# Solve problems involving the Poisson distribution using the Poisson formula and the Poisson table

Chapter 5: Discrete Distributions

True/False

1. Variables which take on values only at certain points over a given interval are called continuous random variables

Ans:

Response: See section 5.1 Discrete versus Continuous Distributions

Difficulty: Easy

Learning Objective: 5.1: Define a random variable in order to differentiate between a discrete distribution and a continuous distribution.

2. A variable that can take on values at any point over a given interval is called a discrete random variable

Ans:

Response: See section 5.1 Discrete versus Continuous Distributions

Difficulty: Easy

Learning Objective: 5.1: Define a random variable in order to differentiate between a discrete distribution and a continuous distribution.

3. The number of visitors to a website each day is an example of a discrete random variable

Ans:

Response: See section 5.1 Discrete versus Continuous Distributions

Difficulty: Easy

Learning Objective: 5.1: Define a random variable in order to differentiate between a discrete distribution and a continuous distribution.

4. The amount of time a patient waits in a doctor’s office is an example of a continuous random variable

Ans:

Response: See section 5.1 Discrete versus Continuous Distributions

Difficulty: Easy

5. The mean or the expected value of a discrete distribution is the long-run average of the occurrences.

Ans:

Response: See section 5.2 Describing a Discrete Distribution

Difficulty: Easy

Learning Objective: 5.2: Determine the mean, variance, and standard deviation of a discrete distribution.

6. To compute the variance of a discrete distribution, it is not necessary to know the mean of the distribution.

Ans:

Response: See section 5.2 Describing a Discrete Distribution

Difficulty: Medium

Learning Objective: 5.2: Determine the mean, variance, and standard deviation of a discrete distribution.

7. The variance of a discrete distribution increases if we add a positive constant to each one of its value.

Ans:

Response: See section 5.2 Describing a Discrete Distribution

Difficulty: Medium

Learning Objective: 5.2: Determine the mean, variance, and standard deviation of a discrete distribution.

8. In a binomial experiment, any single trial contains only two possible outcomes and successive trials are independent.

Ans:

Response: See section 5.3 Binomial Distribution

Difficulty: Medium

Learning Objective: 5.3: Solve problems involving the binomial distribution using the binomial formula and the binomial table.

9. In a binomial distribution, p, the probability of getting a successful outcome on any single trial, increases proportionately with every success.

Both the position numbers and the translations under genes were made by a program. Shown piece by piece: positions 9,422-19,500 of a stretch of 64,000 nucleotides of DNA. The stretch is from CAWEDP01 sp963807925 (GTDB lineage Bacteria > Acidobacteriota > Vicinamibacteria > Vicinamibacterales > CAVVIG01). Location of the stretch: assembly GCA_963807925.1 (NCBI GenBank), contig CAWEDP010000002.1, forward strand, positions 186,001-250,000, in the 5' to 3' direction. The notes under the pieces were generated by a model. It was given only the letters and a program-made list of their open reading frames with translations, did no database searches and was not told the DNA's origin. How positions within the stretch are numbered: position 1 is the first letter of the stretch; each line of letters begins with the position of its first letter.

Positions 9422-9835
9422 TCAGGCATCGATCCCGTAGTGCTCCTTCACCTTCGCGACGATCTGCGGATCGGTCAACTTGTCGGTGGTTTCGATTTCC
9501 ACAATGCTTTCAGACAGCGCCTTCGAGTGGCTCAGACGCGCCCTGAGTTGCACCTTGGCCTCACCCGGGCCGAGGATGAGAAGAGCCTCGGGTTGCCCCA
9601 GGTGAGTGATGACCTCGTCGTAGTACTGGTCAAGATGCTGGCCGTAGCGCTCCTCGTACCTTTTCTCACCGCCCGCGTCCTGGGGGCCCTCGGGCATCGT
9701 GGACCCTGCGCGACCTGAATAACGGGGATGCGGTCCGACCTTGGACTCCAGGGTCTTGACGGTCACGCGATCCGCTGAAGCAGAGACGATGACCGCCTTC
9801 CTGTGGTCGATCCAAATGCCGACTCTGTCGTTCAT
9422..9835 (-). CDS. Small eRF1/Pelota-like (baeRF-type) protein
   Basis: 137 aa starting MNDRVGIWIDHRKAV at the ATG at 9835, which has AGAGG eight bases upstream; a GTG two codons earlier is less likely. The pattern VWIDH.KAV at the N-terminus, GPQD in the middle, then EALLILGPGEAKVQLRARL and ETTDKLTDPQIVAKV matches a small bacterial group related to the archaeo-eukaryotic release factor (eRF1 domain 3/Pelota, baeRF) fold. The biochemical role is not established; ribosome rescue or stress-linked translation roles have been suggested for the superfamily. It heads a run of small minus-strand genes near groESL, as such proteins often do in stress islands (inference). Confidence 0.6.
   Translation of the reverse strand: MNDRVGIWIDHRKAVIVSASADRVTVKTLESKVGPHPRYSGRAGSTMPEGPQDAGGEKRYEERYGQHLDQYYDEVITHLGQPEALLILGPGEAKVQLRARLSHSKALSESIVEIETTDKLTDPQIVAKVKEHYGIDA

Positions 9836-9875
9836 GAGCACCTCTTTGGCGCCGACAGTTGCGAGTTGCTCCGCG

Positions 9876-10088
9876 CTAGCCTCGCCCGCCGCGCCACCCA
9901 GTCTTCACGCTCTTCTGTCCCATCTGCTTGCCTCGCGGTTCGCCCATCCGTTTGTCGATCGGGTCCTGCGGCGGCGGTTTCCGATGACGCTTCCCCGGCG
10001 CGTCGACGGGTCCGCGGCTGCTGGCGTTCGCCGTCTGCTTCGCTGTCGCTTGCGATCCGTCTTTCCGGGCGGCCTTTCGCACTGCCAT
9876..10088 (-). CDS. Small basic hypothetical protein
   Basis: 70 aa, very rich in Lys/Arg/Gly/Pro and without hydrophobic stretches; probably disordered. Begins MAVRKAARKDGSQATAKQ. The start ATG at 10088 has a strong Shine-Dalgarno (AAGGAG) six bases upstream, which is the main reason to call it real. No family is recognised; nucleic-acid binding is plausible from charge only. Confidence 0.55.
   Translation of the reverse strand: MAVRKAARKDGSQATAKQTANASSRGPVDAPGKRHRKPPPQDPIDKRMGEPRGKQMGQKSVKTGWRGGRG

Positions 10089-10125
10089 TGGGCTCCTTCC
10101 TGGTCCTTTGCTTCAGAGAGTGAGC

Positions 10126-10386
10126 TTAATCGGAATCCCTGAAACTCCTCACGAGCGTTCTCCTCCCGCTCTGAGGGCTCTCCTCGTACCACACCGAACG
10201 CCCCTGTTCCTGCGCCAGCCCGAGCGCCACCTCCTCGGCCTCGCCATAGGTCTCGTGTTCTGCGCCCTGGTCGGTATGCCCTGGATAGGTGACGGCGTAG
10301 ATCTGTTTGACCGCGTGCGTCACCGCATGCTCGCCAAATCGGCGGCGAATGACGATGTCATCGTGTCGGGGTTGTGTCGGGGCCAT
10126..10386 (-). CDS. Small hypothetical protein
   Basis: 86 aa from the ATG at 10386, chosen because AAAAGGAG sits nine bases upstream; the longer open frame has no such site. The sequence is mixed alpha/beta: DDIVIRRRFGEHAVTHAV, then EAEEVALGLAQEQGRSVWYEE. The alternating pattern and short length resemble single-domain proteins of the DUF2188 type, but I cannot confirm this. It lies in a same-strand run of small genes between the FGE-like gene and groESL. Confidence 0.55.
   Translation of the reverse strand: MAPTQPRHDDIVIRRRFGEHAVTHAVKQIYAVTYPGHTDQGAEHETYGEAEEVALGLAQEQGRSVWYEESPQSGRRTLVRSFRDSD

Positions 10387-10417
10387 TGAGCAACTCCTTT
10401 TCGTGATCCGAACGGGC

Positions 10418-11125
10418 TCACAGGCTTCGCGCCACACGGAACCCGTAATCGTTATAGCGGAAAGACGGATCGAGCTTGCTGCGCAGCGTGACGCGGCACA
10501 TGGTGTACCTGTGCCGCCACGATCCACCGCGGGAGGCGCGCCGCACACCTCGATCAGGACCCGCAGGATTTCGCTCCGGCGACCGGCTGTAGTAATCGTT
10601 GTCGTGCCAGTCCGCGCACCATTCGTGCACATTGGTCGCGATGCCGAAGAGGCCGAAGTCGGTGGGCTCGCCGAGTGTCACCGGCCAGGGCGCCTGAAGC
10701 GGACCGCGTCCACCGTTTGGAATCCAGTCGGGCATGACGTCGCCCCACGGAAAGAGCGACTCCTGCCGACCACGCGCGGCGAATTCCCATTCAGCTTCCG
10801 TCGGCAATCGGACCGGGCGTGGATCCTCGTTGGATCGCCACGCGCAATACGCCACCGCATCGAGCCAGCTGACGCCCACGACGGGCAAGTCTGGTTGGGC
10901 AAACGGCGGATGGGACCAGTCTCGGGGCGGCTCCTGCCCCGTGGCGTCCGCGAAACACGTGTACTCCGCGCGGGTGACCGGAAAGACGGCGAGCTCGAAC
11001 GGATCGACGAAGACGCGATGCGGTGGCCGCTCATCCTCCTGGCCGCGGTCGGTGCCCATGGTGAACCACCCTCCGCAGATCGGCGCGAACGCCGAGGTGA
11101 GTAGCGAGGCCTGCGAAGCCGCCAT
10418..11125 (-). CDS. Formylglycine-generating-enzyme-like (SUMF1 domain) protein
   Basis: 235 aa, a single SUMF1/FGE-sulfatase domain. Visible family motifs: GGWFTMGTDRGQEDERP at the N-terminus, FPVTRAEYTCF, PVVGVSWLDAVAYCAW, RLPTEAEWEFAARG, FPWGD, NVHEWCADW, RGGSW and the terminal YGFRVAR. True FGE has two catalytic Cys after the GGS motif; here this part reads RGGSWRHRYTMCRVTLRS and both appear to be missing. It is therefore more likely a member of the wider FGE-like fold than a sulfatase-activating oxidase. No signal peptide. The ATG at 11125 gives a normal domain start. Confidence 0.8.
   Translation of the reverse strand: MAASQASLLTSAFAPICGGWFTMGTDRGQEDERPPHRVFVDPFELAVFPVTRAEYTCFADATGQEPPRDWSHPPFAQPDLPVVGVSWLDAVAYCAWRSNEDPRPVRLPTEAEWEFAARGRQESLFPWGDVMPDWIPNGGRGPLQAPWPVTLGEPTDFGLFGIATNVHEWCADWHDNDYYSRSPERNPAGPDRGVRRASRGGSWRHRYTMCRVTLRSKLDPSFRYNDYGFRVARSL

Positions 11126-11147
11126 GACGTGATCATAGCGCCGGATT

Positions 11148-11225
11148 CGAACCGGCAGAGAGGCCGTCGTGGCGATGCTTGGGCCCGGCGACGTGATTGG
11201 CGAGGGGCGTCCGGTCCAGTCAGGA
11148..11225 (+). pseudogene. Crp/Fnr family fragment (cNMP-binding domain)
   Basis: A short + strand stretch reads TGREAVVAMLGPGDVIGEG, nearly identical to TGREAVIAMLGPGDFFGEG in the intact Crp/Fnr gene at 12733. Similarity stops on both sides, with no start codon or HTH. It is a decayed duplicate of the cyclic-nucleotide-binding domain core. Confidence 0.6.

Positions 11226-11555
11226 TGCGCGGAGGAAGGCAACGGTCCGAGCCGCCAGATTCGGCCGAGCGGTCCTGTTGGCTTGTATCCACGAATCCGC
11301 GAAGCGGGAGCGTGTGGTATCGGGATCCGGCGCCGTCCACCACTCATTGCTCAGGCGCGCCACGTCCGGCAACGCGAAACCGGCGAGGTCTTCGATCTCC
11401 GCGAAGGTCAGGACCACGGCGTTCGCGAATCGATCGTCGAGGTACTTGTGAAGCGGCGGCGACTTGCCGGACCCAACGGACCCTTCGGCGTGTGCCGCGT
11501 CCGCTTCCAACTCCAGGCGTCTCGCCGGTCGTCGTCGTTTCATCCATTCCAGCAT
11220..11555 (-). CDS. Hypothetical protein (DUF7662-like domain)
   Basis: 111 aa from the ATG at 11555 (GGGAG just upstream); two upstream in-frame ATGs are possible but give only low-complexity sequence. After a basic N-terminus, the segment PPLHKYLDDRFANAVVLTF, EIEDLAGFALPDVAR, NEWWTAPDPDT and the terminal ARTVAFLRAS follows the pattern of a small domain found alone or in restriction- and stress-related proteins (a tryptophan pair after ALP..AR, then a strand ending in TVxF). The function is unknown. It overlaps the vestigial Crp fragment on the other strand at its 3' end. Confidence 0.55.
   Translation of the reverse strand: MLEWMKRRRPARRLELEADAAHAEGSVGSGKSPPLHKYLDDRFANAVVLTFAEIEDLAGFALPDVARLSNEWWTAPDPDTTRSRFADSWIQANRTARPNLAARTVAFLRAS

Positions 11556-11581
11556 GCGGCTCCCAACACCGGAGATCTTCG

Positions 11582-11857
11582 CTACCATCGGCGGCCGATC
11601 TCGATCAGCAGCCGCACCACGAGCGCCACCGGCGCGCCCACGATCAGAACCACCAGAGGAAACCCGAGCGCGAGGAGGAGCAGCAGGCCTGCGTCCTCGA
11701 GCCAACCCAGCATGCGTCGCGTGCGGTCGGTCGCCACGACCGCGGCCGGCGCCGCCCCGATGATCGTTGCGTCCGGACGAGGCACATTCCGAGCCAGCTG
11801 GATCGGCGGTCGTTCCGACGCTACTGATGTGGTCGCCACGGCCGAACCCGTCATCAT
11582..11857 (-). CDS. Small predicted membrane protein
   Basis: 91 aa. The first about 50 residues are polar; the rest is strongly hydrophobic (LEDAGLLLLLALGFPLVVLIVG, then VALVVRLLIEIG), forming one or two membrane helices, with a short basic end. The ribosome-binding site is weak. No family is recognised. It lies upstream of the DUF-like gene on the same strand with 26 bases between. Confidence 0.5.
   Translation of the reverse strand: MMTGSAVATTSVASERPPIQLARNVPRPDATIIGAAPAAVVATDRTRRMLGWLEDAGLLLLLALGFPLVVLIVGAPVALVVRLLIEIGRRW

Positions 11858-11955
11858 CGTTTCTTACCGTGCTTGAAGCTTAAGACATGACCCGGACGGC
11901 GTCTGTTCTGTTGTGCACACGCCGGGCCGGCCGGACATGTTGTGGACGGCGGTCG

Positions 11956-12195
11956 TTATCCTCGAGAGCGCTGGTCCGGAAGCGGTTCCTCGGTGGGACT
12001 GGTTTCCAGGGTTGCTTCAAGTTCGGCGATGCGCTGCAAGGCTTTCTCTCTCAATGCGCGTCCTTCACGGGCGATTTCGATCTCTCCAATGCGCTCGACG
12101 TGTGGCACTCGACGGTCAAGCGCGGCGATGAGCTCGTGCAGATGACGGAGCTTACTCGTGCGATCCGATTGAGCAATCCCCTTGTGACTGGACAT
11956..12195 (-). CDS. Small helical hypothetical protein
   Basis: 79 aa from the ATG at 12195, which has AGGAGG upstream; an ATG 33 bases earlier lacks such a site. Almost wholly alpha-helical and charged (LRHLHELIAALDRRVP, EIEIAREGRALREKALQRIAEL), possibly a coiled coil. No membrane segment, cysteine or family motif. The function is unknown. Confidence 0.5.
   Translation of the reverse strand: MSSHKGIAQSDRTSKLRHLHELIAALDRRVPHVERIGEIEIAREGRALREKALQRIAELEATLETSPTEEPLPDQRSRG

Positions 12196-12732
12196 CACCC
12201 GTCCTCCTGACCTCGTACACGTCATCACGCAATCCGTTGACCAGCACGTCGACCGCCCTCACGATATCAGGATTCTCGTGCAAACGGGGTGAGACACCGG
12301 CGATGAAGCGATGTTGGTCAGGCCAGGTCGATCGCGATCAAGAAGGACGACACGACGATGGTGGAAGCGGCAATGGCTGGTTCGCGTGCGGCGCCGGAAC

Ans:

Response: See section 5.3 Binomial Distribution

Difficulty: Medium

Learning Objective: 5.3: Solve problems involving the binomial distribution using the binomial formula and the binomial table.

10. The assumption of independent trials in a binomial distribution is not a great concern if the sample size is smaller than 1/20th of the population size.

Ans:

Response: See section 5.3 Binomial Distribution

Difficulty: Medium

Learning Objective: 5.3: Solve problems involving the binomial distribution using the binomial formula and the binomial table.

11. For a binomial distribution in which the probability of success is p = 0.5, the variance is twice the mean.

Ans:

Response: See section 5.3 Binomial Distribution

Difficulty: Hard

12. The Poisson distribution is a continuous distribution which is very useful in solving waiting time problems

Ans:

Response: See section 5.4 Poisson Distribution

Difficulty: Easy

Learning Objective: 5.4: Solve problems involving the Poisson distribution using the Poisson formula and the Poisson table.

13. Both the Poisson and the binomial distributions are discrete distributions and both have a given number of trials.

Ans:

Response: See section 5.4 Poisson Distribution

Difficulty: Medium

Learning Objective: 5.4: Solve problems involving the Poisson distribution using the Poisson formula and the Poisson table.

14. The Poisson distribution is best suited to describe occurrences of rare events in a situation where each occurrence is independent of the other occurrences.

Ans:

Response: See section 5.4 Poisson Distribution

Difficulty: Easy

Learning Objective: 5.4: Solve problems involving the Poisson distribution using the Poisson formula and the Poisson table.

15. For the Poisson distribution the mean represents twice the value of the standard deviation..

Ans:

Response: See section 5.4 Poisson Distribution

Difficulty: Easy